The CAP has modified the laboratory general and transfusion medicine checklists to be equivalent to the American Association of Blood Banks' assessor tools. Consequently, either tool can be used to inspect and accredit a transfusion service for both agencies in a single on-site inspection. The facility can select which agency it wants to conduct the inspection. The mechanics of the inspection process are being worked out.

Relationship with UNOS

The commission announced that the United Network for Organ Sharing will now recognize the CAP accreditation program in histocompatibility. Until now, CAP-accredited histocompatibility laboratories that were UNOS members had to enroll in and prepare for inspections by the CAP as well as the American Society for Histocompatibility and Immunogenetics, or ASHI, the only other accrediting body recognized by UNOS. Now labs can fulfill all UNOS requirements solely through the CAP inspection process.

Inspection process

The inspector summation report will be expanded to include more detailed information for the inspection team, including prior deficiencies and a list of analytes with newly added analytes flagged. Inspectors will be asked to document that deficiencies from the prior inspection have been corrected. Including such information in the checklists will ensure that inspectors are aware of the lab's history and current scope of services. Laboratories may also be expected to provide more information for review before the inspection, such as their complete quality management plan. Furthermore, the time frame for the post-inspection review will be shortened, with the goal of the CAP reaching an accreditation decision within 75 days of the inspection date.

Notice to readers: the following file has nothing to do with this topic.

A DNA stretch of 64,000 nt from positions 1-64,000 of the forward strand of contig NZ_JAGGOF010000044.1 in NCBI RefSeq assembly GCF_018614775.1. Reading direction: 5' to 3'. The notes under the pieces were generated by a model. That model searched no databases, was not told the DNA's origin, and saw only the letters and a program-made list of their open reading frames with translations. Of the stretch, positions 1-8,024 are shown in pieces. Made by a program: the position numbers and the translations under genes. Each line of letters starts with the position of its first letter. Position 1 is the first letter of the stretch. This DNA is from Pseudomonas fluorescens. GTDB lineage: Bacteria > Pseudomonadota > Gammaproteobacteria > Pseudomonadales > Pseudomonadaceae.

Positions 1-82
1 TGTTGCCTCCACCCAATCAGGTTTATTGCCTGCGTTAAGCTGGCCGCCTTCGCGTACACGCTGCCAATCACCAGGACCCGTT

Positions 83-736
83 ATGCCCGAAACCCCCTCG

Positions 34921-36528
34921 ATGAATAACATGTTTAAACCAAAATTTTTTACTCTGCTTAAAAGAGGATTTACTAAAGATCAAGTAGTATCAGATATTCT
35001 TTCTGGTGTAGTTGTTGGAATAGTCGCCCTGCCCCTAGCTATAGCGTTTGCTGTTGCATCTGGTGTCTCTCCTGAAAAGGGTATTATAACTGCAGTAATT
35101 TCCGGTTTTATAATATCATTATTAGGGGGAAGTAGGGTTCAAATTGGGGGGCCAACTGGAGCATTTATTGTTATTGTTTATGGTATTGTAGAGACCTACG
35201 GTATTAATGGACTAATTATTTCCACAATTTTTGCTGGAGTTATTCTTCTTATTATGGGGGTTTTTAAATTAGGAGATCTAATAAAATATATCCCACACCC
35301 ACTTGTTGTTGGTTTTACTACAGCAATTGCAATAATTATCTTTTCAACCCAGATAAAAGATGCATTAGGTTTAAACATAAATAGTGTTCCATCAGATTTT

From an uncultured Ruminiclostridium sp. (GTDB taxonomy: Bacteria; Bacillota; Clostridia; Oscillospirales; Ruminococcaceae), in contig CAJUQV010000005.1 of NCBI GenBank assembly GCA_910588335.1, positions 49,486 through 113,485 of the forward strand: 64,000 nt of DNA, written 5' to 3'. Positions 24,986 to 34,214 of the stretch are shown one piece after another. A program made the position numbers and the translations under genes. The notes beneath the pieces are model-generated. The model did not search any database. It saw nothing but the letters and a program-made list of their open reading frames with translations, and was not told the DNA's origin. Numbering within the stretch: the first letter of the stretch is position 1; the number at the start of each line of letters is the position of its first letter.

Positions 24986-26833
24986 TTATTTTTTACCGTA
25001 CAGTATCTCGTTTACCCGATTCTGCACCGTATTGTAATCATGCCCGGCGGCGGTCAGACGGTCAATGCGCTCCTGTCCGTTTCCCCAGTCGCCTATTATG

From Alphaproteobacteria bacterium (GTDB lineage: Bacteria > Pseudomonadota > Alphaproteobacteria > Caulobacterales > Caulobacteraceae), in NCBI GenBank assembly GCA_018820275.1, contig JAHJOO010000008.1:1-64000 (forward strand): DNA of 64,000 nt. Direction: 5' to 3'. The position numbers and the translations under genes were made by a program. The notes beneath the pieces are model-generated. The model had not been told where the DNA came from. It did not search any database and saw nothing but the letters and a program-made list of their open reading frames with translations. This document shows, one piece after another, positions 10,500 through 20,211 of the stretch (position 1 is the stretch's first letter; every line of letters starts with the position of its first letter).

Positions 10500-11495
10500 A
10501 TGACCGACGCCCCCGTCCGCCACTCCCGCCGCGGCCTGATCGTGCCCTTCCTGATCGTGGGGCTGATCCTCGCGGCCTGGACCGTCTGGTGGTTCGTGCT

Master inspectors

The LAP is working to identify inspectors in each region and for subspecialty areas who can conduct inspections on short notice. These people will inspect laboratories that are at risk of losing their accreditation due to a high number of phase II deficiencies.

Grossing of anatomic pathology specimens

LAP will add questions to the anatomic pathology checklist to clarify the CLIA requirements for testing personnel to be qualified to do high-complexity testing. The Centers for Medicare and Medicaid Services is concerned that the checklist requirements for these personnel are less stringent than the CLIA requirements, which classify gross examinations as high-complexity testing.

Critical checklist questions

Some checklist questions, particularly those involving proficiency testing and quality management, have been identified as possible leading indicators of problems in laboratories if deficient. The CLA is identifying a list of candidate questions to identify problems earlier in the accreditation process.

Notification of accreditation status

To improve communications with other accreditation organizations that have laboratory responsibilities as well as with hospital administration, the commission will now report accreditation actions, as applicable, to hospital chief executives and hospital accrediting organizations such as the Joint Commission on Accreditation of Healthcare Organizations, state health departments, and CMS. In addition to notifying these entities that accreditation has been established or renewed, the CAP will notify them, as appropriate, of denial, probation, suspension of accreditation, and accreditation with conditions.

Educating laboratory staff

The commission approved, in concept, developing an inspection video for laboratories. The video would provide an overview of the CAP Laboratory Accreditation Program and detail what will happen on the inspection day and what inspectors will be looking for. It would also encourage laboratory staff to be open and honest with CAP inspectors. The video would be sent to laboratories several months before their inspection.

Next meeting

The commission will hold its next meeting in Seattle on Feb. 3 and 4. An inspector training seminar will be conducted on Feb. 5.